You’ve already made the switch to a vegetarian diet, but now you’re thinking about saying goodbye to dairy products too. If you’re worried about taking the first step, there are some easy ways to make the transition a smooth and permanent one.
The good news is you’re already a pro at successfully adapting to a new diet. Think about how you first became a vegetarian. Did you eliminate one food item at a time? Or did you do the whole thing in one shot? Whatever worked the first time around will probably work again.
“Everyone is different, but I went vegan gradually. I started drinking soy milk rather than cow’s milk, and then one day I thought why not cut out cheese and eggs and go fully vegan,” says Rosamund Raha, Head of Information for the Vegan Society in the UK. www.vegansociety.com
Jill Ovnik a.k.a Vegan Girl says she also made a gradual modification to her diet. First by giving up meats and then gained confidence as she transitioned into calling herself a vegetarian. It took her about four years of eating that way before she was mentally ready to give up the rest. However, she adds that she wishes she’d given it up sooner. “Dr. Dean Ornish MD has noted that people do best when they make drastic changes rather than small ones that can lead them back to old habits, “ says Ovnik.
Not knowing what to cook or eat is often a major stumbling block when you try any new diet. Raha suggests buying a good vegan cookbook. They can range from simple home style cooking to gourmet cuisine, so pick what you’re comfortable making.
“For me planning is important. My vegan diet is second nature now. I don’t think much about it, but I do overeat and eat too many sweets and processed foods if I’m not conscious of taking care of myself and giving meals some planning time,” says Ovnik.
Another setback can happen when you start to feel isolated because you don’t know other vegans. Joining a group or being part of an online discussion forum can sometimes help get your over the initial road bumps. You can also check out www.vegan-info.com. As well as having some great information and links on becoming a vegan, the site also has a program where you’re paired with a mentor for help and support.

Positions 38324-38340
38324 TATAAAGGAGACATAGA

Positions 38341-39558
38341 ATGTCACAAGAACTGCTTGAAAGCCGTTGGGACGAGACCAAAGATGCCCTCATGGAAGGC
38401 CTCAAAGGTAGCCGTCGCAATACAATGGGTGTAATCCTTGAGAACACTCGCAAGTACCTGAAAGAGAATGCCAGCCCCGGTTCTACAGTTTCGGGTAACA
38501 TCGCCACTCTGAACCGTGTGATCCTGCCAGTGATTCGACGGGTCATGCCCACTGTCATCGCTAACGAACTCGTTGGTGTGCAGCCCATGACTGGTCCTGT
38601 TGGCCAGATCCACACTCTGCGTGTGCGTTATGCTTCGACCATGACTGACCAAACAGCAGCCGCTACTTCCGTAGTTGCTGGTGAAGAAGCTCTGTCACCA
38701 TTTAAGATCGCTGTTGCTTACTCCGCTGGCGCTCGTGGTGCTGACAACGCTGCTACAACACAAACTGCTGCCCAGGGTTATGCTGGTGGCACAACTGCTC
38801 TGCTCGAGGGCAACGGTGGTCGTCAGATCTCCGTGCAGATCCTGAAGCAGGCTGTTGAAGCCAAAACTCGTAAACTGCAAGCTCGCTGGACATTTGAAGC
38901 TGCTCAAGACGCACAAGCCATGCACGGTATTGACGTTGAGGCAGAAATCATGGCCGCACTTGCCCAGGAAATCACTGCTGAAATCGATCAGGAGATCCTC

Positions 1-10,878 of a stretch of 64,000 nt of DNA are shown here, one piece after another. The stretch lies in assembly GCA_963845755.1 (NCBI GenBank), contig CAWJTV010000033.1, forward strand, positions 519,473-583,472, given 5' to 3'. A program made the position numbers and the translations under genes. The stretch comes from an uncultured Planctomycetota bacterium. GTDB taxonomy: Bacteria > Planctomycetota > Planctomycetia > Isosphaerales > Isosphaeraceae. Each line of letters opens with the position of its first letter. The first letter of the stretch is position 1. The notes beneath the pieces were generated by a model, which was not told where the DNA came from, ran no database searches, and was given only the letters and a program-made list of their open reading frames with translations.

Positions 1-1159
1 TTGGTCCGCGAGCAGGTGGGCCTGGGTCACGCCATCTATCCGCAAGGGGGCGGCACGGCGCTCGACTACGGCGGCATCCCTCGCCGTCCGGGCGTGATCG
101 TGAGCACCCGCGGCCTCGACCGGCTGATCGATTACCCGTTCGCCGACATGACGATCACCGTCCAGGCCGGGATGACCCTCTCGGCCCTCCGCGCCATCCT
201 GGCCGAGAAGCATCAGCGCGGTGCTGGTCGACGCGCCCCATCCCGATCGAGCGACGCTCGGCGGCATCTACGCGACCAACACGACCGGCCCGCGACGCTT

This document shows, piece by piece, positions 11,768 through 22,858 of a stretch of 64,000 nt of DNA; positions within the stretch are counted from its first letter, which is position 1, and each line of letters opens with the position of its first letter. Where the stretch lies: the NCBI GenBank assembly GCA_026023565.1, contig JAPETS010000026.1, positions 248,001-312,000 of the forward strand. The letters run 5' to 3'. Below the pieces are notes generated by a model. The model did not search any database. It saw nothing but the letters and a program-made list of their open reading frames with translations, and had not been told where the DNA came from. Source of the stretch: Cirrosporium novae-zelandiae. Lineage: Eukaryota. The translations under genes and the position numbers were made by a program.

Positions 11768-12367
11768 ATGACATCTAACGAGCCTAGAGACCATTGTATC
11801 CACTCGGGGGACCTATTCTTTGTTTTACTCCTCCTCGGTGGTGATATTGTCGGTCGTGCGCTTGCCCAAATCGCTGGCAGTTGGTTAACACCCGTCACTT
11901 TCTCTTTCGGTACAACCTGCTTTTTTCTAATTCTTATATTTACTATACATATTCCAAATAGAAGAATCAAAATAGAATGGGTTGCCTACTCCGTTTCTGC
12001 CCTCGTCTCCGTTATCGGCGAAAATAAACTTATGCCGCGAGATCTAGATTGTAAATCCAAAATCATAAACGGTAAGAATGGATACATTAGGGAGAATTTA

Watching your nutritional intake is also important when you start to eliminate certain foods like dairy. Getting enough calcium can become an issue if you don’t substitute dairy for other calcium rich non-animal sources. You also need to keep an eye on iron and B-12 intake. Raha says she takes a supplement called VEG1 that’s been specially formulated for vegans.
If you add things like soymilk, yeast extract, or even breakfast cereal that’s been fortified with B-12 you can usually forgo the supplement. Calcium from foods like tahini, (try combining it with miso for a great pate), or even orange juice are also great choices. Eating green leafy veggies and pumpkin seeds can be great sources of iron, and if you eat them with foods rich in vitamin C you body absorbs the iron more efficiently.
Ovnik says if you don’t feel well after a few months on a vegan diet it’s a good idea to get your blood tested. She sometimes takes a B12 supplement, but follows Dr. McDougall’s recommendation about getting all your nutrients the natural way, that is from a whole food, plant based diet.
Orvnik has 50 vegan food/snack and meal ideas on her DVD ‘Change Your Food, Change Your Life’. You can also print out a weekly meal planner from her Web site. “I make lots of copies and every Sunday I fill in a week’s worth of meals and make a grocery list,” she says.
She also recommends you visit the Web site for Physicians Committee for Responsible Medicine and also www.safediets.org. And also check out www.drmcdougall.com. And another site she recommends is Fat Free Vegan.
Here are links to more sites with lots of great information about a vegan diet; many have extensive lists of recipes if you don’t want to invest in a cookbook.
For information about nutrition for vegan children: www.andrews.edu